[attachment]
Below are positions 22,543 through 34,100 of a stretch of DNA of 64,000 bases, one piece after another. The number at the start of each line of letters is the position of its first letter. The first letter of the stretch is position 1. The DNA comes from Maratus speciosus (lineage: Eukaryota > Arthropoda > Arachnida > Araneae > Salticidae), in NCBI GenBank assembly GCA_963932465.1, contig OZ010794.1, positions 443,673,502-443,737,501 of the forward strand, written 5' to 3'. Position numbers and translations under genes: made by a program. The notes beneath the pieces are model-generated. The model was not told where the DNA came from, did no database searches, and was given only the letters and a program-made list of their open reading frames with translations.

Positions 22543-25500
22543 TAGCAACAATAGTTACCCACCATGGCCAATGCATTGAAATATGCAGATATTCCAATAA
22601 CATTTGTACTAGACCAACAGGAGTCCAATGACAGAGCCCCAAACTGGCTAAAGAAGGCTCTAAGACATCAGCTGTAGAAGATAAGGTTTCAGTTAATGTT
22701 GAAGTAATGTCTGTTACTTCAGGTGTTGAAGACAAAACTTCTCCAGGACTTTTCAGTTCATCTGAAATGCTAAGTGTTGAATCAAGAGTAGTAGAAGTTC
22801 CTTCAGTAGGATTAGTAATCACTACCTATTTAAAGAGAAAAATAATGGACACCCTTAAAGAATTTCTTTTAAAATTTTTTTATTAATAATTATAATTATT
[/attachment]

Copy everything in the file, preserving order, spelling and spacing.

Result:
Below are positions 22,543 through 34,100 of a stretch of DNA of 64,000 bases, one piece after another. The number at the start of each line of letters is the position of its first letter. The first letter of the stretch is position 1. The DNA comes from Maratus speciosus (lineage: Eukaryota > Arthropoda > Arachnida > Araneae > Salticidae), in NCBI GenBank assembly GCA_963932465.1, contig OZ010794.1, positions 443,673,502-443,737,501 of the forward strand, written 5' to 3'. Position numbers and translations under genes: made by a program. The notes beneath the pieces are model-generated. The model was not told where the DNA came from, did no database searches, and was given only the letters and a program-made list of their open reading frames with translations.

Positions 22543-25500
22543 TAGCAACAATAGTTACCCACCATGGCCAATGCATTGAAATATGCAGATATTCCAATAA
22601 CATTTGTACTAGACCAACAGGAGTCCAATGACAGAGCCCCAAACTGGCTAAAGAAGGCTCTAAGACATCAGCTGTAGAAGATAAGGTTTCAGTTAATGTT
22701 GAAGTAATGTCTGTTACTTCAGGTGTTGAAGACAAAACTTCTCCAGGACTTTTCAGTTCATCTGAAATGCTAAGTGTTGAATCAAGAGTAGTAGAAGTTC
22801 CTTCAGTAGGATTAGTAATCACTACCTATTTAAAGAGAAAAATAATGGACACCCTTAAAGAATTTCTTTTAAAATTTTTTTATTAATAATTATAATTATT